Targeting three Olympic golds and road success, Ethan Hayter 'expects to be winning races' this season

The British rider says the only pressure to take victories comes from himself

(Image credit: Justin Setterfield)

Cycling isn’t short of early 20-somethings winning bike races right now, and Ineos Grenadiers have another one who is backing himself to win big in 2021.

In just his second full season for the British outfit, Ethan Hayter is targeting a number of results on the road as well as three Olympic golds on the track in the summer.

The 22-year-old is expected to form part of Great Britain’s men’s team pursuit squad, as well as hoping to convince selectors to elect him to ride the omnium and Madison in Tokyo.

Last September, the Londoner won his first professional road race, when he bookended a very successful spell in Italy by winning the Giro dell’Appennino one-day race.

In the weeks prior, he had finished on the podium at the Memorial Marco Pantani, Giro della Toscana, and recorded two seconds and a fifth place in the Coppi e Bartali stage race.

Beginning this season, Hayter finished third in the Etoile de Bessèges final day 10.7km time trial in early February, and then looked in good form at Omloop Het Nieuwsblad last Saturday before crashing in the final kilometres.

And he told Cycling Weekly that observers should be expecting to see him competing for honours this spring and beyond. “I’d like to win some races,” he said. “I’m here to learn but I’m here to perform as well and I like to think I am capable of doing pretty well.

“I expect to be winning [races this year]. I hope so, anyway. When I can learn, I will, and there’s no pressure to perform, except the pressure I put on myself.”

Put to him that few onlookers have talked him up for big road results so soon in his career, he deadpanned: “I’m not complaining about that. I don’t need nor look for the attention.

"I’m not on Instagram every day reading what people think but I am quietly confident in my ability.”

His results last autumn in Italy came just over three weeks after he had broken his back at Milano-Torino, an injury he says “sounds worse than it was. It wasn’t that bad.” His form there acted as proof to himself that he can already figure at the pointy end of races.

“I wasn’t in the best shape and was suffering at Pantani, but I sprinted too early there and came second," he recalled. "I thought ‘f**k, I’ve just got pretty close to a win in one-day pro race.

“From there we went to Coppi e Bartali and I finished second on stage one and stage two (in the team time trial – ed) so that was three seconds in a row. I was like, ‘it’s got to be coming soon!’

“Then the day that Jhonatan [Narváez] won the stage, it was a really hard day and I was in the small group at finish. It was a massive confidence boost and me realise it was a good sign.

“To then win Appennino, it was so nice to break that run. Getting second a few times is nice, but then after that you don’t want to do it again. It becomes a curse. Everyone’s super happy for you but personally you just want to get that win.”

Despite possessing a fast finish, Hayter says the hillier parcours favour him. “I’m not a sprinter-sprinter and against [Caleb] Ewan, [Pascal] Ackermann and [Sam] Bennett, I would be following the wheels. My peak power is not that impressive, although my 20 second sprint is pretty good.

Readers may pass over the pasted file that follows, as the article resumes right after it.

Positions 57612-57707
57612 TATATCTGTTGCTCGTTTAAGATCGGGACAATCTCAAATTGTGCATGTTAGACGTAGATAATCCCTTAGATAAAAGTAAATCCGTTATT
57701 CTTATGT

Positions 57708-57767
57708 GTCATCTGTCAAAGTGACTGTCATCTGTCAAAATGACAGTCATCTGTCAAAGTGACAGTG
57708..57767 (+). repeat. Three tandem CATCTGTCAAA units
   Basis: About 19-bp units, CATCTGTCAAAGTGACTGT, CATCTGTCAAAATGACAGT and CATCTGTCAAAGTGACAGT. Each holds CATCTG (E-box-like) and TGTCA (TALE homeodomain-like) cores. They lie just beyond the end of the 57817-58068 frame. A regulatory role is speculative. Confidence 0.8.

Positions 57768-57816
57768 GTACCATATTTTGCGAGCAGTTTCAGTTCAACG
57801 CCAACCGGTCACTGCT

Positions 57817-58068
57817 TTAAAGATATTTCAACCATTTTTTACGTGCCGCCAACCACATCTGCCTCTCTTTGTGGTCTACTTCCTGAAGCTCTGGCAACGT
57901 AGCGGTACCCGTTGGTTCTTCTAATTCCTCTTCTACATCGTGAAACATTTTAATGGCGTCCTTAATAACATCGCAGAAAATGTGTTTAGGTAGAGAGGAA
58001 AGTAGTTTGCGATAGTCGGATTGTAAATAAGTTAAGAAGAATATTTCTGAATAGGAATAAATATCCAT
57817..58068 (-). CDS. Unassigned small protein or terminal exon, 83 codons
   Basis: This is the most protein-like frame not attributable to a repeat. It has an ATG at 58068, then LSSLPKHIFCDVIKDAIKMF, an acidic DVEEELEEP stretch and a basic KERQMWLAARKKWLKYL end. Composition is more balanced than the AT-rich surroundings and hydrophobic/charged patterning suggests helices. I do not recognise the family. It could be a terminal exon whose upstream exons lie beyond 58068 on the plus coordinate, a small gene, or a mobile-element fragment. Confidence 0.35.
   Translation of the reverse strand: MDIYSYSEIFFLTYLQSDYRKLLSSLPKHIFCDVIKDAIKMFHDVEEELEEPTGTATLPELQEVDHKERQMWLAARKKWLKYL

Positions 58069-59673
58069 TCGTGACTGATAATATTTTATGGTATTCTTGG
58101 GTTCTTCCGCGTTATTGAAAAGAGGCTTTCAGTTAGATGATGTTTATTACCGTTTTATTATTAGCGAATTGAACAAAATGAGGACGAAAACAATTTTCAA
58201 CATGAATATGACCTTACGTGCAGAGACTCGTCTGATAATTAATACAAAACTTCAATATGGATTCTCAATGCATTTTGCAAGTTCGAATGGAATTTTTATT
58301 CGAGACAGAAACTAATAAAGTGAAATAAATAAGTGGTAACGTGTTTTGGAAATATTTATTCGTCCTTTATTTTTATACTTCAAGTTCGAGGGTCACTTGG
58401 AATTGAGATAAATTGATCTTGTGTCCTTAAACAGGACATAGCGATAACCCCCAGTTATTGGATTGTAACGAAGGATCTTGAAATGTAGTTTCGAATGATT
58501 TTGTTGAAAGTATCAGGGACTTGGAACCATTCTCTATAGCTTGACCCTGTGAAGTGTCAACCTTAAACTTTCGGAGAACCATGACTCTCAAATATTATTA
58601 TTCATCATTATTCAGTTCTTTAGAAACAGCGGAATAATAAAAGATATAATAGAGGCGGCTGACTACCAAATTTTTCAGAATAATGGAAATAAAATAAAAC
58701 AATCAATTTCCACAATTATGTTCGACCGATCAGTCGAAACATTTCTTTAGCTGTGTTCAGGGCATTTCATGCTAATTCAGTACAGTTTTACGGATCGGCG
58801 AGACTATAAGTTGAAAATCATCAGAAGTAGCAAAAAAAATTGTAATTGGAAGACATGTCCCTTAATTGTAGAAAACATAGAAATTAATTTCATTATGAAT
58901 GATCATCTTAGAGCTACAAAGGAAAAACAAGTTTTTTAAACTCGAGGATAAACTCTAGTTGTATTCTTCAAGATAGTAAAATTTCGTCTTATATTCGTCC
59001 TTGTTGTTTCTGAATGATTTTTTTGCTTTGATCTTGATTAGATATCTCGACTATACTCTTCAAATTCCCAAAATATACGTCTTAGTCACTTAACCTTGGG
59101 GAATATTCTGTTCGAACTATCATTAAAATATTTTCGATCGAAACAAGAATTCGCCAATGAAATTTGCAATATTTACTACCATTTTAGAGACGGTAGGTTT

“I need a hard race and a hard finish and I can be right up there. I really enjoyed the Ardennes last year, and those Italians races really suit me too.

“They are like something you race on the track: under and over threshold efforts, hard races with spikes. That’s where I go well.”

Hayter is aiming for one of three Olympic golds in the team pursuit. (Picture by Alex Whitehead/

Hayter plans to do plenty of road racing before refocusing his attention to the track, with the track events at the rescheduled Olympics starting on August 2.

“The road makes me better on the track and I want to do a lot of it before switching mainly to the track in June,” he said. “I don’t want to be completely alien to the track and then go to the Olympics.

“It looks like the Games will go ahead and it’s exciting. The other track boys are training well and while we know we have been a bit off at the Worlds, we have done some testing with new stuff and we know how we’ll go.”

But before then, the Classics have just got underway. His peer Tom Pidcock rode to an impressive third-place at Kuurne-Brussels-Kuurne on Sunday, and Hayter is hoping to match or surpass him in the coming weeks.

>>> Owain Doull ready to turn promise into Classics results: ‘I haven’t fulfilled my potential yet’

He added: “The Classics are about learning and experiencing stuff. It’s a cliché but tactically it’s massive. You win and lose Classics through tactical decisions.

“Physically, there’s not much difference between a lot of the guys, but you have to know when to be at the front, where the race can split, when to use your efforts.

“As a team we’re going in with an open approach, with a few guys all aiming for a good result if it falls their way. We’re not racing against other and instead using one another.”

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Chris Marshall-Bell

Chris first started writing for Cycling Weekly in 2013 on work experience and has since become a regular name in the magazine and on the website. Reporting from races, long interviews with riders from the peloton and riding features drive his love of writing about all things two wheels.

Probably a bit too obsessed with mountains, he was previously found playing and guiding in the Canadian Rockies, and now mostly lives in the Val d’Aran in the Spanish Pyrenees where he’s a ski instructor in the winter and cycling guide in the summer. He almost certainly holds the record for the most number of interviews conducted from snowy mountains.